Demand for crude oil is booming, and the price is spiralling up. Following an initial phase of stagnation, the OECD industrial inventories which have been the subject of investor focus are now heading steadily downwards in response to the „production limitation efforts“ started in early 2017 by 14 OPEC and ten NOPEC countries. With increasingly aggressive rhetoric, Saudi Arabia and Iran are once again quarrelling at several fronts over the issue of regional hegemony in the Middle East. The USA is considering whether to quit the nuclear agreement with Iran in the not too distant future if an improvement agenda for what President Trump calls „the worst deal ever“ cannot be put in place by May 12. And the aforementioned OPEC/NOPEC coalition is giving vociferous consideration to extending its market control cooperation, despite the fact that it will soon have reached its self-set inventory normalization target. Given this abundance of “bullish” reports, it is quite understandable that the Brent crude oil price should have risen almost unchecked over the last nine months from USD 45 to USD 75 and that, in the opinion of some market players, it is now preparing to also crack the USD 80, 90 and 100 marks in the near future.
There is much to argue for this view if it were not for a number of sound counterarguments which, in our opinion, suggest that the steep rise in the price of crude oil will come to an end in the coming weeks, with the price then finding its way back to the fundamentally warranted region of USD 60-70. However, on the precarious path leading towards this level we could still experience a final upsurge in the crude oil price around the time of the expected US decision date for whether to remain in or withdraw from the nuclear agreement with Iran.
For one thing, while demand is objectively booming, this is not happening to the exorbitant extent that the crude oil optimists would currently have us believe. For another, the extraction limitation measures of OPEC/NOPEC-24 have indeed brought OECD industrial inventories extremely close to the predefined target line of the five-year average. However, part of the truth about inventory levels is that (a) the normalisation target will not be reached as originally intended after six but only after 18 months, (b) the target attainment would not have come about without the escalating political, economic and oil extraction chaos in Venezuela and (c) the normalisation target had from the very start only been moderately ambitious and (due to the way it was defined) had become increasingly easier to reach over time. Thirdly, geopolitically-induced price increases do not generally last all that long provided there are no major production shortfalls. In this respect, the „Venezuelan case“ has been fully factored into the forward curve and, even in the – admittedly not entirely improbable – case of the US pulling out of the nuclear deal with Iran, the market has already anticipated a generous ex ante risk premium more towards the front part of the forward curve. In this context, it is interesting to note the way in which the market is currently focusing its attention exclusively on geopolitically-induced disruptions on the supply side – whether of factual or theoretical nature – while the (geo-)political disruptions on the demand side (keyword: „trade war“) are attracting virtually no attention at all, at least not at this point in time. Fourthly, the expansion of the OPEC/NOPEC cooperation under discussion is not heralding the approach of a supply shortage on the crude oil market; it is merely the inevitable reaction to dynamic production growth, particularly in the USA (and with some reservations in Brazil, Canada and parts of the „North Sea“) in times of very comfortable crude oil prices. Finally, the market is underestimating the productive growth forces being triggered in the US shale oil regions at WTI prices of > USD 65.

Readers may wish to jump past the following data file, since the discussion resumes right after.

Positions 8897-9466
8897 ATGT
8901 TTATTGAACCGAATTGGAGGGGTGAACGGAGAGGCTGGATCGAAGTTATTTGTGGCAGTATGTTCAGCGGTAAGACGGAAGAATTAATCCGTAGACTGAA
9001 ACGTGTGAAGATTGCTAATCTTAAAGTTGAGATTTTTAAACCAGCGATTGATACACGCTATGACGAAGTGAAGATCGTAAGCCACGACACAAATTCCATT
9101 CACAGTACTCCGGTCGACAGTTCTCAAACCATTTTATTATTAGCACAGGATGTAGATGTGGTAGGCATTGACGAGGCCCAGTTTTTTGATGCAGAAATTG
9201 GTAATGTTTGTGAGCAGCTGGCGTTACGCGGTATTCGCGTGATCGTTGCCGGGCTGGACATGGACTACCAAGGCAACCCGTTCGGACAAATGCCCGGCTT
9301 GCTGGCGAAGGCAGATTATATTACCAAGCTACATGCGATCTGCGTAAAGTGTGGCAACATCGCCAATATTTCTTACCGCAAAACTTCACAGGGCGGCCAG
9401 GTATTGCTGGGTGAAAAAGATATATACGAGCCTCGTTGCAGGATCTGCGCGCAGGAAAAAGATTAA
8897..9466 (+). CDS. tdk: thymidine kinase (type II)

Conclusion: In the struggle for macroeconomic hegemony on the crude oil market, the (price-driving) geopolitical concerns currently have the upper hand over the (price-burdening) fears of an impending trade war. However, the crude oil prices which we consider to be too high will gradually unleash adjustment processes on the supply and demand side which will bring the crude oil price back to the region of USD 60-70 in the course of 2H 2018. Nevertheless, a final upsurge in the crude oil price around the time of the US decision on the nuclear agreement with Iran has recently become more probable.